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House Price Appreciation May Flip the Rent Versus Own Dynamic Again

It’s slightly more financially prudent to rent versus own, but the dynamic is trending toward owning once more, thanks to the benefit of equity accumulation, says Chief Economist Mark Fleming

SANTA ANA, Calif., – First American Data & Analytics, a leading national provider of property-centric information, risk management and valuation solutions and a division of First American Financial Corporation (NYSE: FAF), released the August 2023 First American Data & Analytics’ Real House Price Index (RHPI). The RHPI measures the price changes of single-family properties throughout the U.S. adjusted for the impact of income and interest rate changes on consumer house-buying power over time at national, state and metropolitan area levels. Because the RHPI adjusts for house-buying power, it also serves as a measure of housing affordability.

Chief Economist Analysis: RHPI Jumps 25 Percent Year Over Year

“In August 2023, the RHPI jumped up by nearly 25 percent on an annual basis, dragging housing affordability to the lowest point in over three decades. Two factors drove the sharp annual decline in affordability – a 5.4 percent annual increase in nominal house prices, according to our First American Data & Analytics House Price Index, and a 1.9 percentage point increase in the 30-year, fixed mortgage rate compared with one year ago,” said Mark Fleming, chief economist at First American. “For home buyers, holding prices constant, the only way to mitigate the loss of affordability caused by higher mortgage rates is with an equivalent, if not greater, increase in household income. Even though household income increased 2.9 percent since August 2022 and boosted consumer house-buying power, it was not enough to offset the affordability loss from higher rates and rising nominal prices.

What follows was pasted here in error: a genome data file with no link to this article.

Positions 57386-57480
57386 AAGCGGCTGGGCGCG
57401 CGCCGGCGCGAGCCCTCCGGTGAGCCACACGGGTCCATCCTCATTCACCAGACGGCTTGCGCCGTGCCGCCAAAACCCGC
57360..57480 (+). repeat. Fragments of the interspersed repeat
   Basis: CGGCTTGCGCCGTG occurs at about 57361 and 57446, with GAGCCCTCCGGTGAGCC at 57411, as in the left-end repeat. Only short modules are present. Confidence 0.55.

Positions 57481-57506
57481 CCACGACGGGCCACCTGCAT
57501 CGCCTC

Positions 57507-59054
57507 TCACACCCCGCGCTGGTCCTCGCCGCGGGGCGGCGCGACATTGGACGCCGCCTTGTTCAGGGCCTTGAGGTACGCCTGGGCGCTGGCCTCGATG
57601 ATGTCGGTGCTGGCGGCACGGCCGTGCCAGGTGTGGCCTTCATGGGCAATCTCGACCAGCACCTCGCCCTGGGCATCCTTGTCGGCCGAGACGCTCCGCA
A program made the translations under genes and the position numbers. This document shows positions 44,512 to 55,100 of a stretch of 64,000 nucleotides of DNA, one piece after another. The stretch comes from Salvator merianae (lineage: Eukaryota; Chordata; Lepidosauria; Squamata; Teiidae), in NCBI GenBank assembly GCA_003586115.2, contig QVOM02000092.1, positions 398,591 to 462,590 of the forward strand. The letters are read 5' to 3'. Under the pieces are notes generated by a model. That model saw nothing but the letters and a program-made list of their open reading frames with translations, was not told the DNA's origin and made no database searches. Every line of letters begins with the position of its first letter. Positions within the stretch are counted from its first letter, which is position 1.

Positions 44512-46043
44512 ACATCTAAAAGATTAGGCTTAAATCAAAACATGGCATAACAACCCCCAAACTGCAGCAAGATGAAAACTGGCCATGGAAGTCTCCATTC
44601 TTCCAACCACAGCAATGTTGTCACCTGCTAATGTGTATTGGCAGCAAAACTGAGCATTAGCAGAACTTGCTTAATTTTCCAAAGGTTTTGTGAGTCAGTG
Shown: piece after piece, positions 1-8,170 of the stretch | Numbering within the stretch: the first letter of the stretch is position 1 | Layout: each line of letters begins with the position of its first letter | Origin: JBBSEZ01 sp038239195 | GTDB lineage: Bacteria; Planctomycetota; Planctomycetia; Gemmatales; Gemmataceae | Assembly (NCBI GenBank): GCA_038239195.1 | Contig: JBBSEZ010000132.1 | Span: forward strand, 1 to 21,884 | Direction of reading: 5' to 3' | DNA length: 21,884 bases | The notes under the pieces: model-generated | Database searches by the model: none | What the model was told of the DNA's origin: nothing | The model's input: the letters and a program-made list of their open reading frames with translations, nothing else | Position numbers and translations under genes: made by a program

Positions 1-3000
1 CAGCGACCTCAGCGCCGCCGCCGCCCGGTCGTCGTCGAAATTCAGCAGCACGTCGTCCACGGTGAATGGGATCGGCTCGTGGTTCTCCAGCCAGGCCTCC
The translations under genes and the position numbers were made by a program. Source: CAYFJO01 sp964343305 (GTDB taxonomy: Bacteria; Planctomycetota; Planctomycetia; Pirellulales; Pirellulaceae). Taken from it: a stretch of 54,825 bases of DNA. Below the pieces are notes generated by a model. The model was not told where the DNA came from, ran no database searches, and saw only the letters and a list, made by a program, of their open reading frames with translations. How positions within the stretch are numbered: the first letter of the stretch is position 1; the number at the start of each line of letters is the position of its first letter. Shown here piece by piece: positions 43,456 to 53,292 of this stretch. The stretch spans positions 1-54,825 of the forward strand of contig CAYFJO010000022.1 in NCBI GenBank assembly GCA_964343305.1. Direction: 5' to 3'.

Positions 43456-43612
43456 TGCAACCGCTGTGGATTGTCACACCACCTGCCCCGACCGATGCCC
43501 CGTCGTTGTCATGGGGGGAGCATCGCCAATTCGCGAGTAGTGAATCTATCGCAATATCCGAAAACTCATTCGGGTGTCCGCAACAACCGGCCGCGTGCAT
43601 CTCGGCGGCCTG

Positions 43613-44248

“House prices reached a new peak in August. For those trying to buy a home, house price appreciation can be intimidating and makes the purchase more expensive, all else held equal. However, once the home is purchased, appreciation helps build equity in the home, and becomes a benefit rather than a cost,” said Fleming. “As potential first-time home buyers consider homeownership in today’s market, they should carefully weigh the costs of owning a home against the cost of renting.”

Gap Between Cost to Own and Cost to Rent Narrows in Third Quarter

“The cost of renting is simply the amount of rent paid every month. The monthly cost of owning a home includes taxes, repairs, homeowner’s insurance and the monthly mortgage principal and interest payments. To calculate the monthly cost of homeownership, our analysis assumes the potential buyer is taking out a 30-year, fixed-rate mortgage with a 5 percent down payment on a home at the median sale price,” said Fleming. “Finally, our monthly cost-to-own analysis factors in the potential benefit of equity accumulation through house price appreciation as well as the potential cost in terms of lost equity from declining house prices.